1. Always-on IRC client
Using screen (a back-groundable terminal that can be easily resumed at any time) and irssi you can stay connected to IRC at all times, quietly sitting there… logging everything. 🙂
Apart from everything else you can do with a shell account, having a personal website on the same machine as the programs and services you run can be very nifty.
Accessing your IRC logs via your website (so even at work/school/etc. you can check IRC quickly and easily) is one example.
3. Anonymous Browsing
Want a secure, anonymous way to browse? On Linux:
ssh user@server -D 9050
Will create a SOCKS port (9050) on your local machine. Point firefox/whatever at localhost:9050 (SOCKS) and browse away!
Windows clients support this too.
4. File Storage
Obviously I’m not saying you should back up your home harddrive to a shell, but doing minor backups can be very useful.
Got a few MBs of source code you want to have backed-up offsite? Why not put it on your shell?
Been writing some papers that are more important than a dead hard drive? Why not back them up every now and then?
scp -r /path/to/folder [email protected]:~
Will copy all files/folders in /path/to/folder to your home directory on shell.com. Using ssh keys for password-less authentication allows you to have a simple, one-line backup script.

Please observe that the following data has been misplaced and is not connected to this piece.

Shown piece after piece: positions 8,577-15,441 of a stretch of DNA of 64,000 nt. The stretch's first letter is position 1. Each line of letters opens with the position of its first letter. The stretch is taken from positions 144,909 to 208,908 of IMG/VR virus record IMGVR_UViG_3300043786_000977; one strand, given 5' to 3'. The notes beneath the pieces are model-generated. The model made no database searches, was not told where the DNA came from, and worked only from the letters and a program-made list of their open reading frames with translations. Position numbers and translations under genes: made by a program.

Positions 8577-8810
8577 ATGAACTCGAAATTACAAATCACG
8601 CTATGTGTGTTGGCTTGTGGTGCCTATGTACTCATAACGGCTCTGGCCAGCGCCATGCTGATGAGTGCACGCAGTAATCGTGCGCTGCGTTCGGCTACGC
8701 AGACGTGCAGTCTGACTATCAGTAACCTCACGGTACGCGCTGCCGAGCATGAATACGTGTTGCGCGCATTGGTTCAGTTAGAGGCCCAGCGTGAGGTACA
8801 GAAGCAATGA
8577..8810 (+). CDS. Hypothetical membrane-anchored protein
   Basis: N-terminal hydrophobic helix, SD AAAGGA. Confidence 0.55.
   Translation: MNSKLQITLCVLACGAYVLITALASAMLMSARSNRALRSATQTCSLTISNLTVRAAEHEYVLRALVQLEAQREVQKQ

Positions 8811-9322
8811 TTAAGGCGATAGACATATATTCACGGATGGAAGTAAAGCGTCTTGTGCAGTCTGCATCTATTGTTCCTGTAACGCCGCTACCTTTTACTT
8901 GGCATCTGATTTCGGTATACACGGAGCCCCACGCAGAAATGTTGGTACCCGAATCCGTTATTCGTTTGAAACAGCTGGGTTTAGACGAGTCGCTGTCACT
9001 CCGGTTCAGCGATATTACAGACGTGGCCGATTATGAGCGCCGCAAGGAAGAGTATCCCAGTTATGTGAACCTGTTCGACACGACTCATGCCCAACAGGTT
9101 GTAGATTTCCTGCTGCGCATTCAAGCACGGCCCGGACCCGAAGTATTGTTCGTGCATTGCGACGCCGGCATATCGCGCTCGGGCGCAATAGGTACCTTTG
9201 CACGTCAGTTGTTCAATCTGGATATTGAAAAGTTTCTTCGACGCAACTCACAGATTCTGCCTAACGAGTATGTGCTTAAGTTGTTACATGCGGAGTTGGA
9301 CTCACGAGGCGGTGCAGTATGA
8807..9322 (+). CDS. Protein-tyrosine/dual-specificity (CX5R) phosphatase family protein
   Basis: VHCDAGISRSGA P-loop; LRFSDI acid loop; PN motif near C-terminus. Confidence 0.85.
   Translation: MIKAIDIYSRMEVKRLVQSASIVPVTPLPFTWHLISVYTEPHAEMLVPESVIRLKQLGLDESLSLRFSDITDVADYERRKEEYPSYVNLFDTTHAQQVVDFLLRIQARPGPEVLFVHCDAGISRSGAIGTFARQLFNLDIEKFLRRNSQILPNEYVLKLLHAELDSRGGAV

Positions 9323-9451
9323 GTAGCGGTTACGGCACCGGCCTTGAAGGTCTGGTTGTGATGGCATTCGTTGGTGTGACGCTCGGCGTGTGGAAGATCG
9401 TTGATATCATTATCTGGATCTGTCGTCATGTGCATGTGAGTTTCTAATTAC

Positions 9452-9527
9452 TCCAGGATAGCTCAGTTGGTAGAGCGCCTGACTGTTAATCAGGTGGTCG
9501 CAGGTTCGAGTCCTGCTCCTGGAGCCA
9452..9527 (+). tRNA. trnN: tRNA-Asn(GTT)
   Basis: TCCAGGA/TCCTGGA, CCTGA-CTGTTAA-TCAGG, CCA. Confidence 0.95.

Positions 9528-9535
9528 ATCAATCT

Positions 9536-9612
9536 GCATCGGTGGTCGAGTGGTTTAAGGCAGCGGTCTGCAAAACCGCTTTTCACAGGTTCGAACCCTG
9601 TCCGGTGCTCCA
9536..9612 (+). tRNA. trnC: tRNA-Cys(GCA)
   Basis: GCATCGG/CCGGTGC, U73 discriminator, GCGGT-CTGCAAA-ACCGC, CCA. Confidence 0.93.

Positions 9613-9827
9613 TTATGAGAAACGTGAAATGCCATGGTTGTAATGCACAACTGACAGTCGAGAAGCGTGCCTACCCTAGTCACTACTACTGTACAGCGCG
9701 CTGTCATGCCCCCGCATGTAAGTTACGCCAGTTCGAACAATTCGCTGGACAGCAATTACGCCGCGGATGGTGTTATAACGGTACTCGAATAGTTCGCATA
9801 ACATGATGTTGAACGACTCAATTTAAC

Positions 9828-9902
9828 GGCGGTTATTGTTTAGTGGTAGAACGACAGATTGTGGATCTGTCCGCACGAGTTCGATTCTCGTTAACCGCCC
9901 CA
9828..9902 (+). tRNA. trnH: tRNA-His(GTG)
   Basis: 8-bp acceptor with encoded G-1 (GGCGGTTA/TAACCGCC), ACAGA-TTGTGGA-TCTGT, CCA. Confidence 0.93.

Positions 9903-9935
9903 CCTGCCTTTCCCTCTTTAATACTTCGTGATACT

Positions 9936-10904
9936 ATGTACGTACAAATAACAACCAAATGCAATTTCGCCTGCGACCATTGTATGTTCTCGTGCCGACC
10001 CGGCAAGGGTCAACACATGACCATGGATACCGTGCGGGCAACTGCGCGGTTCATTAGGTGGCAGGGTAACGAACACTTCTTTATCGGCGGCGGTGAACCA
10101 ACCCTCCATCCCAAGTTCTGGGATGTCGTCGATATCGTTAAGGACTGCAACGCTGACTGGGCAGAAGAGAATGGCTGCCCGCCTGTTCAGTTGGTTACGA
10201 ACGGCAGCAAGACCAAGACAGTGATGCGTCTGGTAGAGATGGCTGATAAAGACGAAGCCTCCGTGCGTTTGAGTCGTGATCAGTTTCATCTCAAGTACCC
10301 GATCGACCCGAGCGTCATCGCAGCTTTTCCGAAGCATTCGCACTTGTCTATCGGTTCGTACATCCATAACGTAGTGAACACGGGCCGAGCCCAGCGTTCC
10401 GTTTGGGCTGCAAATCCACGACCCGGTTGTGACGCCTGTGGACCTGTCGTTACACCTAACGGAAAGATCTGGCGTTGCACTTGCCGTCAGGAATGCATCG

5. E-Mail, FTP and other network services
Behind a restrictive connection? If you have outbound access to port 22 (you can always request other ssh ports be used on st0rage.org ;)) you can access any port on that machine.
Check email, use ftp/etc, and choose whether it stays on the shell or if you download it for your machine.
How can we not mention encryption?
How would you like to be able to store sensitive information remotely and encrypted? Keeping a list of passwords or financial information encrypted with gpg is easy and effective.
#Fill out info, accept defaults.
#Select (O)kay instead of (Q)uit to enter your passphrase
#This can take some time. A lot.
gpg -e file-to-encrypt
#enter your name from the step above.
#push enter again to exit
gpg -d file-to-encrypt.gpg
#contents will be displayed on the screen
gpg -d file-to-encrypt.gpg > file-to-encrypt
#will put the contents in a file
Google will give you some more advanced stuff with gpg, have faith the above is the hardest part. 😛
7. Scheduled Tasks
Cron is a powerful tool. With it, you can run commands at pre-determined re-occurring intervals.
For example, want to email yourself a reminder a week in advance for certain people’s birthdays? Easy!
echo “Julie’s birthday is on 3-11-`date +%Y`” > ~/reminders/julie.txt
echo “Sarah’s birthday is on 1-26-`date +%Y`” > ~/reminders/sarah.txt
Already use the shell for screen+irssi? Why not email yourself a daily log of what was said (or lines containing your name)?
58 23 * * * cat ~/irclogs/*`date +%F`* | grep nickname > ~/daily.log
59 23 * * * mutt -s “IRC Log” [email protected] -i ~/daily.log